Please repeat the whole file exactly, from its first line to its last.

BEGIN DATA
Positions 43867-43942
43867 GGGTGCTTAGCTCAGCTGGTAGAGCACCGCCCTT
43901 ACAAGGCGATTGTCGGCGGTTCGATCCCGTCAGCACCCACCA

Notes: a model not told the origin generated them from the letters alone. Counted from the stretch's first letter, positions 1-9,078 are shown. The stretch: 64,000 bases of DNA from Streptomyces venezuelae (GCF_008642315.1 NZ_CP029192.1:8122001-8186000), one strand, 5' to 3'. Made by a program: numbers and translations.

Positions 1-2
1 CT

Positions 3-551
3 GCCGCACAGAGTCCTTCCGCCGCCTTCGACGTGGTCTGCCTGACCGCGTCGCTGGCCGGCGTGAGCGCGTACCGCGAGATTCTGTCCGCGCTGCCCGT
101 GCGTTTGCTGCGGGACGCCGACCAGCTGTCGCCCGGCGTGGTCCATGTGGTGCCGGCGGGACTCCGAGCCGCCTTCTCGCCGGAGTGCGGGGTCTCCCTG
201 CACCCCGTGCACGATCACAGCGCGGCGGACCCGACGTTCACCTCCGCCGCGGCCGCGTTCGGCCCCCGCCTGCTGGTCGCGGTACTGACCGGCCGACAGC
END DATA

Positions 43867-43942
43867 GGGTGCTTAGCTCAGCTGGTAGAGCACCGCCCTT
43901 ACAAGGCGATTGTCGGCGGTTCGATCCCGTCAGCACCCACCA

Notes: a model not told the origin generated them from the letters alone. Counted from the stretch's first letter, positions 1-9,078 are shown. The stretch: 64,000 bases of DNA from Streptomyces venezuelae (GCF_008642315.1 NZ_CP029192.1:8122001-8186000), one strand, 5' to 3'. Made by a program: numbers and translations.

Positions 1-2
1 CT

Positions 3-551
3 GCCGCACAGAGTCCTTCCGCCGCCTTCGACGTGGTCTGCCTGACCGCGTCGCTGGCCGGCGTGAGCGCGTACCGCGAGATTCTGTCCGCGCTGCCCGT
101 GCGTTTGCTGCGGGACGCCGACCAGCTGTCGCCCGGCGTGGTCCATGTGGTGCCGGCGGGACTCCGAGCCGCCTTCTCGCCGGAGTGCGGGGTCTCCCTG
201 CACCCCGTGCACGATCACAGCGCGGCGGACCCGACGTTCACCTCCGCCGCGGCCGCGTTCGGCCCCCGCCTGCTGGTCGCGGTACTGACCGGCCGACAGC